• 3-hour Infusion
      • Patient weight greater than or equal to 65 kg: 6-10 mg IV bolus, 50-54 mg over rest of first hour, then 20 mg over second hour, and 20 mg over third hour
      • Patient weight less than 65 kg: 0.075 mg/kg IV bolus, 0.675 mg/kg over rest of first hour, 0.25 mg/kg over second hour, and 0.25 mg over third hour
    • Review ACC/AHA Guidelines for the Management of Patients with ST-Elevation Myocardial Infarction for complete inclusion criteria.
    • Risk of stroke may outweigh the benefit in AMI patients at low risk for death or heart failure.
  • Acute Massive Pulmonary Embolism (PE):
    • 100 mg IV infusion over 2 hours
    • Indicated to treat:
      • Acute PE obstructing blood flow to a lobe or multiple lung segments
      • Acute PE accompanied by unstable hemodynamics/shock    

Contraindications (Genentech, 2022)

  • General (Absolute)
    • Active internal bleeding
    • Recent (within 3 months) severe head trauma or intracranial/intraspinal surgery
    • Intracranial conditions that may increase the risk of bleeding such as intracranial neoplasm, arteriovenous malformation, or aneurysm
    • Bleeding diathesis
    • Current severe uncontrolled hypertension
  • Acute ischemic stroke (in addition to the above general contraindications):
    • Current intracranial hemorrhage
    • Subarachnoid hemorrhage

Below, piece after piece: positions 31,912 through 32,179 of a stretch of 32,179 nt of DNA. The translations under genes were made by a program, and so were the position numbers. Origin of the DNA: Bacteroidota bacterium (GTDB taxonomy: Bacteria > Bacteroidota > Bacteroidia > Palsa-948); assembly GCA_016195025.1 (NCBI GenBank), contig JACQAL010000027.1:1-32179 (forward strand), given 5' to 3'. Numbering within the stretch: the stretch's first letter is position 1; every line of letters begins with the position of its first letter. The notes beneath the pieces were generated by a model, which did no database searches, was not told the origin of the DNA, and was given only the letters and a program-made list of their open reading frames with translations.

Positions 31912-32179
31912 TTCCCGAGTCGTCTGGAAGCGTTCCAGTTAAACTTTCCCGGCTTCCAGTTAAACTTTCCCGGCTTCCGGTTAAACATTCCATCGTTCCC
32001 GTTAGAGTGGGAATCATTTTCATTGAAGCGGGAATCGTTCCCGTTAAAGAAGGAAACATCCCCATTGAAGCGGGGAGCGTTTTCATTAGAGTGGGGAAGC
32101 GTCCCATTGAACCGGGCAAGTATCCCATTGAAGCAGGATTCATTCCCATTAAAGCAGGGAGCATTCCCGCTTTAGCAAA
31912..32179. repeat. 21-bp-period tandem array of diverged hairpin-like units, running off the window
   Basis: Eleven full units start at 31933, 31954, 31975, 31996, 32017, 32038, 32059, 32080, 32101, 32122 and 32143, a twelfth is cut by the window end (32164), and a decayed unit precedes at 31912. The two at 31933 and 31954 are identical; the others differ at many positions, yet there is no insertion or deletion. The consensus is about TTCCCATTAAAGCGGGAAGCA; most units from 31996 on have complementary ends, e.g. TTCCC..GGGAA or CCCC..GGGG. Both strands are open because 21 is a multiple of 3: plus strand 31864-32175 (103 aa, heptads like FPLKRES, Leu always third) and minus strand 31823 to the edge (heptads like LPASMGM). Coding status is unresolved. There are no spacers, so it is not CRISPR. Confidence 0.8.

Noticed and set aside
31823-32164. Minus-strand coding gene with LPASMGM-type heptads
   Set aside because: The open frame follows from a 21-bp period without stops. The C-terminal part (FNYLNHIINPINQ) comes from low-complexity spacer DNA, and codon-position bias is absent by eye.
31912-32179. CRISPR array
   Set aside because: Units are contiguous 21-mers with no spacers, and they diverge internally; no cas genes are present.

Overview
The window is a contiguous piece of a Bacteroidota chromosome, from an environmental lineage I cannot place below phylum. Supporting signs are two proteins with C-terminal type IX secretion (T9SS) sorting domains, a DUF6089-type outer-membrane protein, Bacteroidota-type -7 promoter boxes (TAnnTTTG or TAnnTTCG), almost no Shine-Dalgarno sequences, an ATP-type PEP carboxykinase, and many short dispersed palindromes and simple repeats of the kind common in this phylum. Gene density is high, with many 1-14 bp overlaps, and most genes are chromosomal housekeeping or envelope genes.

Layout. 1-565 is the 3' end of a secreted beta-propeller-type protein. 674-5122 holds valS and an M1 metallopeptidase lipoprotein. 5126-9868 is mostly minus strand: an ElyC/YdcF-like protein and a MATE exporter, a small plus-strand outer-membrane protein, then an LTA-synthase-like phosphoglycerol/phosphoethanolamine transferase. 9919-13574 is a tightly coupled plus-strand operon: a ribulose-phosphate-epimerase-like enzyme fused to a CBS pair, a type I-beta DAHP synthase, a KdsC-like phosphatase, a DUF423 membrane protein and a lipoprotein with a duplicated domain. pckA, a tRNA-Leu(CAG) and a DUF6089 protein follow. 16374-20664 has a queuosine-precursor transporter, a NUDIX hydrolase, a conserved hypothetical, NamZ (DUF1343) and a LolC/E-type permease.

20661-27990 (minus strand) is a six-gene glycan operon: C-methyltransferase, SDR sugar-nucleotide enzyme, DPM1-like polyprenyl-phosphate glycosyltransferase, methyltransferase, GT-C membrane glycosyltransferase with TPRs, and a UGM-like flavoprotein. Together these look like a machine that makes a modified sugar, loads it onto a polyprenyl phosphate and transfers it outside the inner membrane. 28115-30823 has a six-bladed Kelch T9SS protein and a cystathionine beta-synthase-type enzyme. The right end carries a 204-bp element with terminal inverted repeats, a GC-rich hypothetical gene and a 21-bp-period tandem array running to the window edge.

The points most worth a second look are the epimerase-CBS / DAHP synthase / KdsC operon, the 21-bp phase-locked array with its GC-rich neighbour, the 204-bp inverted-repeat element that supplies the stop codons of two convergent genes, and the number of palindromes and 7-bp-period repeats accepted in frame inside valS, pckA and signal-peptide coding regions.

• Acute myocardial infarction or pulmonary embolism (in addition to the above general contraindications):
    • History of recent stroke

Administration (Genentech, 2022)

  • Reconstitute using the accompanying sterile water for injection without preservatives.
    • Avoid excessive agitation during dilution; don’t shake, mix gently.
    • Use aseptic technique.
    • Don’t reconstitute more than eight hours before use.
    • Don’t use bacteriostatic water for Injection.
    • Don’t add other medications to tPA solution.
    • Solution will appear colorless to pale yellow after reconstitution.
  • 50 mg vials are vacuum sealed. Don’t use if vacuum is not present; administer using either polyvinyl chloride bag or glass vial and infusion set.
  • 100 mg vials do not contain a vacuum seal.
  • Consult package insert for complete instructions on medication preparation, reconstitution, and administration.

Nursing Considerations

The following recommendations are based on the care of patients with acute ischemic stroke (AIS), unless otherwise noted (Powers et al., 2019).